Gouache, colored pencil, ink, charcoal, pastel, graphite, glitter glue, highlighter, correction pen, marker et ballpoint pen sur papier craft
110 × 180 cm
Dodécaphonies 1, FRAC Limousin collection, France
Dodécaphonies 2, private collection, Singapore
Dodécaphonies 3, private collection, France
Johana Carrier, Le dessin par le milieu, in Benjamin Hochart, ed. Adera, 2012
In the wake of the Conceptualists, Hochart’s lines stand out clearly, advancing into the foreground to become actual physical components. We could say, with Rosalind Krauss, that he allows them “to account as accurately as possible for the grounds of one’s own experience.”  Since he has also assimilated the lessons of Surrealism and Abstract Expressionism, these volatile, highly expressive lines disperse the work’s focal point and, aided and abetted by colour, generate a luminous atmosphere. They are at one and the same time concept, gesture, movement, emotion and narration.
The way these lines are brought into being hinges on a process the artist calls “dodecaphonic”,
in a reference to Arnold Schoenberg’s twelve-tone method of composition, which uses the twelve chromatic notes of the octave on an equal, non-repetitive basis and independently of the key system. Choosing a number of drawing instruments, Hochart allots them an order: each must be used once before any one of them can be used again. In addition he assigns a particular gesture to each – a rule which, unsurprisingly, can be broken when necessary. While providing the artist with an infinite formal repertoire, this twelve-tone method remains a constraint; but paradoxically, through the objectivisation of the process and the surrendering of the instrument to the rule, the constraint becomes a liberating factor: absolved of the need to choose between an array of pencils, markers, inks, etc., the artist can home in on the gesture and its immediacy, with a spontaneity he describes as “automatic”. Moreover, to a certain extent the tools determine the drawing. The lines are more or less fine depending on the ballpoint used, the areas of solid colour are filled in with broad markers, and there is a whole range of thicknesses in between. The possible combinations of drawing tools, forms and gestures are unlimited and endlessly renewed.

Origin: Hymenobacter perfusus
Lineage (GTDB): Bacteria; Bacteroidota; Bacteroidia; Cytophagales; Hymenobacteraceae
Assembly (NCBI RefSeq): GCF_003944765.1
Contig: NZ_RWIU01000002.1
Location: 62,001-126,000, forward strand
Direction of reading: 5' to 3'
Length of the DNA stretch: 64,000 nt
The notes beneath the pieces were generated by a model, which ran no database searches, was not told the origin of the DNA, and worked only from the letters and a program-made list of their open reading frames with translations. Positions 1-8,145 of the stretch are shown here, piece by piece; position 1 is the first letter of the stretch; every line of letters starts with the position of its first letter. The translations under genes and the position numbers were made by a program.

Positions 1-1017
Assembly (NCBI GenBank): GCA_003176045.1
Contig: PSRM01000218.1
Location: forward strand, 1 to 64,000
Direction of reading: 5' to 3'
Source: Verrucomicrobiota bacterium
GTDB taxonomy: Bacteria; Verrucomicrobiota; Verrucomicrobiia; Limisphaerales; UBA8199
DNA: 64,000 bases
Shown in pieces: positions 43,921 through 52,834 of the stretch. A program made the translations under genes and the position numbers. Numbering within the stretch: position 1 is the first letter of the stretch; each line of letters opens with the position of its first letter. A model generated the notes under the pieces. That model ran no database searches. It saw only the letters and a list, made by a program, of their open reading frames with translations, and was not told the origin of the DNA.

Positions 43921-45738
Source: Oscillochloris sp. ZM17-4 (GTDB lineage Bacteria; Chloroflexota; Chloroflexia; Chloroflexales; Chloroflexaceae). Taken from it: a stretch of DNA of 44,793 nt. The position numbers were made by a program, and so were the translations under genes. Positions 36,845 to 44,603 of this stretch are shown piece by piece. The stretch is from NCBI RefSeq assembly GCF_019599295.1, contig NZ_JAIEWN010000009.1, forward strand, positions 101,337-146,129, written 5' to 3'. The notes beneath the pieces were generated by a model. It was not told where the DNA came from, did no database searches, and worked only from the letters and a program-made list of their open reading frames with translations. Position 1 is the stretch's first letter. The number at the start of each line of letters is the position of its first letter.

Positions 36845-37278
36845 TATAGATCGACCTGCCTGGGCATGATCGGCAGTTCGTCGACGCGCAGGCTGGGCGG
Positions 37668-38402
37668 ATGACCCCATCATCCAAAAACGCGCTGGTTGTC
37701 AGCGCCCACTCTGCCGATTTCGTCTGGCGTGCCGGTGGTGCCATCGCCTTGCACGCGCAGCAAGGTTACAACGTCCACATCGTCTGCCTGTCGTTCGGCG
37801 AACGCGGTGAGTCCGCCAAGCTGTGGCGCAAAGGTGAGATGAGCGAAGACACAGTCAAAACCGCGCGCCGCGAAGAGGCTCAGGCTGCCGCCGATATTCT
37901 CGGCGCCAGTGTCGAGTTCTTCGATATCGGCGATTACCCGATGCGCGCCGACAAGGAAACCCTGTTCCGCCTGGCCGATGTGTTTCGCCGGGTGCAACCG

- Rosalind Krauss, Line as Language:
Six Artists Draw (Princeton, NJ: Princeton University Art Museum, 1974), 32